Thorny Issue Memo: STEM vs. STEAM

Education, MSU MAET, STEM


Since the 1990’s, the National Science Foundation has emphasized the need to improve science, technology, engineering, and mathematics (STEM) education and retain students within the STEM pipeline to propel them to related careers. This call to action is a result of an innovation-driven economy where an increasing number of careers will require STEM skills, but where the majority of students in the United States are not proficient in these fields and have fallen behind their peers on international assessments, resulting in employers who lack qualified applicants to fill STEM positions (National Research Council, 2011). Even after decades of efforts with billions of federal funds allocated to STEM programs each year, there still exists ambiguity over how to best teach STEM, including how closely to integrate the fields within instruction (Sanders, 2009).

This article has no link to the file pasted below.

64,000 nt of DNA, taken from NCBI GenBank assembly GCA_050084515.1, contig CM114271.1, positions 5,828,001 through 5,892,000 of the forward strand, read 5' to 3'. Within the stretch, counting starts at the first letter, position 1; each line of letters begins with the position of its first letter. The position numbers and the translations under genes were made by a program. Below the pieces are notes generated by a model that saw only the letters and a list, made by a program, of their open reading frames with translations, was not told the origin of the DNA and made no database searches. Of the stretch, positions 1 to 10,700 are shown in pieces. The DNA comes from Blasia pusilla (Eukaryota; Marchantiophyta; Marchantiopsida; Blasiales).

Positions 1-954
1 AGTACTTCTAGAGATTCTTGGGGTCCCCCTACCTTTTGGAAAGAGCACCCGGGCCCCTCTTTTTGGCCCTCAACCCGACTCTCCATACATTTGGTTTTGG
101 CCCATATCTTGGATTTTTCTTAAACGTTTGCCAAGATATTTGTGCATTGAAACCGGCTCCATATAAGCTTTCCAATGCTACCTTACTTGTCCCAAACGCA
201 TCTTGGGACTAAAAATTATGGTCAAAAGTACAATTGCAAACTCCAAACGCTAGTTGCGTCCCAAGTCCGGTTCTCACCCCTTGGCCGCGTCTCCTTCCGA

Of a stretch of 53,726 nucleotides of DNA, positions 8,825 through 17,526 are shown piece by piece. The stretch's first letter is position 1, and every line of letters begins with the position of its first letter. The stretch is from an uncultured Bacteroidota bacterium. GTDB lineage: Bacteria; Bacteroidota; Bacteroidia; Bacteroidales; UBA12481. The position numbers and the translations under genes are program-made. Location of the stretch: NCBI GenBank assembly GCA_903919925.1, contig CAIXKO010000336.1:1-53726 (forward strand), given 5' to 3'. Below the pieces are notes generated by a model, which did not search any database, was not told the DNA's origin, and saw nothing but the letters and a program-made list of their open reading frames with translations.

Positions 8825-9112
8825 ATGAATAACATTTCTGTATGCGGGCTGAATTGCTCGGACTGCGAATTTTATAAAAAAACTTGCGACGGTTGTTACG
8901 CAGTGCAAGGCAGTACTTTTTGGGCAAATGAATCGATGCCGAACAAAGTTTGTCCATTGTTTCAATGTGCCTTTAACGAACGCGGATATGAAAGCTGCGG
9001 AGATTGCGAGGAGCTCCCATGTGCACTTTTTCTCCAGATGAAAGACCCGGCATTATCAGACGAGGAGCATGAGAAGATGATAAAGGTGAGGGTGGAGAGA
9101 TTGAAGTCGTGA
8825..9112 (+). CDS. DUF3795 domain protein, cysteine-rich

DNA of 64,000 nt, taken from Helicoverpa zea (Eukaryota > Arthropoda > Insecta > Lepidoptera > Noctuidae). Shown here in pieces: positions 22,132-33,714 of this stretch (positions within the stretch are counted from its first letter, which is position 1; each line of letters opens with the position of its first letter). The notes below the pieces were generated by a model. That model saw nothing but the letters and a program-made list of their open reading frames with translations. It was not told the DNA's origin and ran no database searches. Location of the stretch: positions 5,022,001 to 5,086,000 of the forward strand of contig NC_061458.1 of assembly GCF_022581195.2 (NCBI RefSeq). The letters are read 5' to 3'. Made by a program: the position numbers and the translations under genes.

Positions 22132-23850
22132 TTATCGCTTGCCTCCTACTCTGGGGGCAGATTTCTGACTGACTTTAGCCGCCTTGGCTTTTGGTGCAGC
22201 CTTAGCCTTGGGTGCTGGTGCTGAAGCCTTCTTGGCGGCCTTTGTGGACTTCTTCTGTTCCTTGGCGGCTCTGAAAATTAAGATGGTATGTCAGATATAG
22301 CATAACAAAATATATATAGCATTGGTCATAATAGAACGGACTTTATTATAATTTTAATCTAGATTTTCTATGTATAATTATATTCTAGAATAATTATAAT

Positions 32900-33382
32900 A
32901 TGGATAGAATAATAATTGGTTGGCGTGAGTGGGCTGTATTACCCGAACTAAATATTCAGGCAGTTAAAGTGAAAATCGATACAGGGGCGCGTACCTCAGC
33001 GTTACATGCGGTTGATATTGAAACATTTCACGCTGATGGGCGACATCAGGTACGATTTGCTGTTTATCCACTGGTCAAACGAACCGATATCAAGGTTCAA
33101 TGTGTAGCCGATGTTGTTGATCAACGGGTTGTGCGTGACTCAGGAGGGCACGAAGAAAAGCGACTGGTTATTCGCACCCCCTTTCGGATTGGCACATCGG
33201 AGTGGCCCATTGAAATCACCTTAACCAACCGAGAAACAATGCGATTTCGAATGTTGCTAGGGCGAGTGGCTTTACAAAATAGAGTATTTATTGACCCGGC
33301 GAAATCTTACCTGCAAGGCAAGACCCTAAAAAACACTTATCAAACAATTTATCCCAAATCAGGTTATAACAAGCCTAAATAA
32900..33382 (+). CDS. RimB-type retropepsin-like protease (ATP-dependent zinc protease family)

Some educators have recognized that focusing on core content knowledge and skills is not enough to reach the national goals and propose transforming STEM education to STEAM education with the inclusion of the arts. Since the desire to remain a leader in innovation will require creativity, these skills must be cultivated from an early age, which an education in the arts supports (Daugherty, 2013). Activities in the arts also develop cognitive and visual processing skills required in many fields (Sousa & Pilecki, 2013). Similarities between problem solving techniques in the engineering process and the design process have been seen as a way to enrich both fields (Bequette & Bequette, 2012). Others see inclusion of the arts as allowing for “overzealous application” (Riley, 2013) or opening it up for “me-tooism” from other fields to be lumped together with STEM, diluting the focus (Angier, 2010). Vince Bertram (2014), head of Project Lead the Way, has characterized the debate of STEM vs. STEAM as missing the point, but argues that “STEM is at the core of everything” and encourages a focus on the application of math and science in project-based problem solving, which can be applied to any field.